WHO panel split on soft drink sugar tax to cut obesity

June 5, 2018 in Nutrition for Children and Teenagers, Nutrition Topics in the News, Weight Management

WHO panel split on soft drink sugar tax to cut obesity

An independent panel advising the World Health Organization (WHO) stopped short of recommending taxing sugary drinks after failing to reach a consensus last week.

The U.N. agency said it would pursue the fight against child obesity and diabetes, but activists had hoped for a strong endorsement for a tax to discourage consumption of sweetened beverages. 

Some countries, such as Mexico, France and Britain, are already taxing sugary drinks and the WHO made a non-binding recommendation in October 2016 that governments should impose a 20 percent tax. 

The panel declined to give details of how its 21 members - who include heads of states and health ministers - voted. However, it said some of the evidence in favour of a tax had been queried. One panel member questioned the strength of evidence on sugar.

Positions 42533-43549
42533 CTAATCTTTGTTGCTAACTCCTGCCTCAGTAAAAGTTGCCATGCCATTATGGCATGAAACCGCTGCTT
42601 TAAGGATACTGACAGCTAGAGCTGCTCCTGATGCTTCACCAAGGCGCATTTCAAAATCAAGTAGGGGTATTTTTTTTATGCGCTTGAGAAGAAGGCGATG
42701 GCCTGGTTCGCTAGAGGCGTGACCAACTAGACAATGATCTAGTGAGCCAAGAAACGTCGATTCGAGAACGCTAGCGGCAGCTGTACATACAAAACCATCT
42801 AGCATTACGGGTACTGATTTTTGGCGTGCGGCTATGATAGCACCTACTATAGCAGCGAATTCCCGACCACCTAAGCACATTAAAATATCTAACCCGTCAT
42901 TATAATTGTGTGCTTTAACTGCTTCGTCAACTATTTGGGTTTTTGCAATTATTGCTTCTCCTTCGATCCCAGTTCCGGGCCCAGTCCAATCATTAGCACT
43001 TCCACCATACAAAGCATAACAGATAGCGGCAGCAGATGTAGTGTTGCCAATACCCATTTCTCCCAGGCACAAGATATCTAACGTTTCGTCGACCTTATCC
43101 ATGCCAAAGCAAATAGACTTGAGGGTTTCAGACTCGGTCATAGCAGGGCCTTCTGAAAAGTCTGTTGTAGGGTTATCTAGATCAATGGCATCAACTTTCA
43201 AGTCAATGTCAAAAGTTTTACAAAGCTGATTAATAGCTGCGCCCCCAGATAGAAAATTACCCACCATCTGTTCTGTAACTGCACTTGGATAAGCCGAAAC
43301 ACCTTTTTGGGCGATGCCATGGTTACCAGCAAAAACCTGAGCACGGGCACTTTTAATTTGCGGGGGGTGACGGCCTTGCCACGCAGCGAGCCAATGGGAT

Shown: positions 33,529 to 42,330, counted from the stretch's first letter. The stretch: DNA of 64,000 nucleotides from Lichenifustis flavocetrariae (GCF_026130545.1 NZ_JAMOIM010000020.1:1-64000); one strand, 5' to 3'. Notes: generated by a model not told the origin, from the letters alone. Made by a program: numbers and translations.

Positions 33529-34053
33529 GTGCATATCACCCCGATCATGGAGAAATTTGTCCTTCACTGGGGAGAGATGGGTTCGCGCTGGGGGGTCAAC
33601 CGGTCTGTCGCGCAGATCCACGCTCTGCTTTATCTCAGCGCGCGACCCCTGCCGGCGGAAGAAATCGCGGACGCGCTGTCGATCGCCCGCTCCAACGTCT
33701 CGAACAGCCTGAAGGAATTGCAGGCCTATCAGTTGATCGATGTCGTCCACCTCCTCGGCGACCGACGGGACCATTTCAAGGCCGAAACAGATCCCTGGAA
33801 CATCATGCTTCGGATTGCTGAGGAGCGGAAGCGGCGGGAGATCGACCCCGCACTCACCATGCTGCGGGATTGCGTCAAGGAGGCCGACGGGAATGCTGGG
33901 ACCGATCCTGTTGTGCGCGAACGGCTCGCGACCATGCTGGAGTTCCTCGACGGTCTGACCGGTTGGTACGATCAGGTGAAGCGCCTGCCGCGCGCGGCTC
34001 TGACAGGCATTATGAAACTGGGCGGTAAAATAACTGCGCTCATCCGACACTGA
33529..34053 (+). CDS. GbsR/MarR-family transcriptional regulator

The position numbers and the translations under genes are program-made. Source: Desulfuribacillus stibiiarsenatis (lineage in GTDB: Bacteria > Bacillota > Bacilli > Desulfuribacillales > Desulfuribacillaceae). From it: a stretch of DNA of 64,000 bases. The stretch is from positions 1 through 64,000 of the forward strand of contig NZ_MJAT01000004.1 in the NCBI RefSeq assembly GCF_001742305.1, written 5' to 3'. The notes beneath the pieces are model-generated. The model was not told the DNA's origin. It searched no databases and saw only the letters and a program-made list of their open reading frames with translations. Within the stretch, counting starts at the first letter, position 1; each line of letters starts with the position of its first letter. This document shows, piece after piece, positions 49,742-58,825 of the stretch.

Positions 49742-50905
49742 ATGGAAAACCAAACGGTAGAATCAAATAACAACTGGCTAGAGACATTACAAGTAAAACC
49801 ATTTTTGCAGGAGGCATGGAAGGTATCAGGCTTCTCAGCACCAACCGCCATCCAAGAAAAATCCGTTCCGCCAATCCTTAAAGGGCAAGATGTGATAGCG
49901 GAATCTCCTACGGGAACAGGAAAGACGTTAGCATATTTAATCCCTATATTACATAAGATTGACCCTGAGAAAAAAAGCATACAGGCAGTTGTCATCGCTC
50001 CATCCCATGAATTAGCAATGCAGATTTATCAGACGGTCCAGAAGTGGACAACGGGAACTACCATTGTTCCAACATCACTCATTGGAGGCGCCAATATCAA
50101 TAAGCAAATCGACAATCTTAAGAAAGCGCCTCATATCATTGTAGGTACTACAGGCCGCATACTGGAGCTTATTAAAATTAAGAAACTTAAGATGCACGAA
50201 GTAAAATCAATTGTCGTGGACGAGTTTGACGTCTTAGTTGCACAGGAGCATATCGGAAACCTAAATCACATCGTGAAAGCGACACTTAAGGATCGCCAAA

According to the WHO, its position will not change because of the report. It stated, that is “because youth consumption of sugar is associated with obesity. At the same time, taxing sugar was shown to reduce to reduce consumption in many countries".

The panel on Friday called on governments to increase efforts to fight an explosive epidemic of non-communicable diseases in low- and middle-income countries which account for 71 percent of all deaths globally. 

To achieve progress, “governments should work with: food and non-alcoholic beverage companies in areas such as reformulation, labeling, and regulating marketing”, its report said. 

The commission made six recommendations, including for government heads to take responsibility for disease reduction and to increase regulation. It did not mention taxes specifically. 

Britain’s sugar tax on soft drinks came into effect in April and led manufacturers to reformulate their products beforehand to be below the levy’s sugar threshold. 

France and Hungary have imposed taxes on drinks with added sugar, while Ireland gained EU approval in April.

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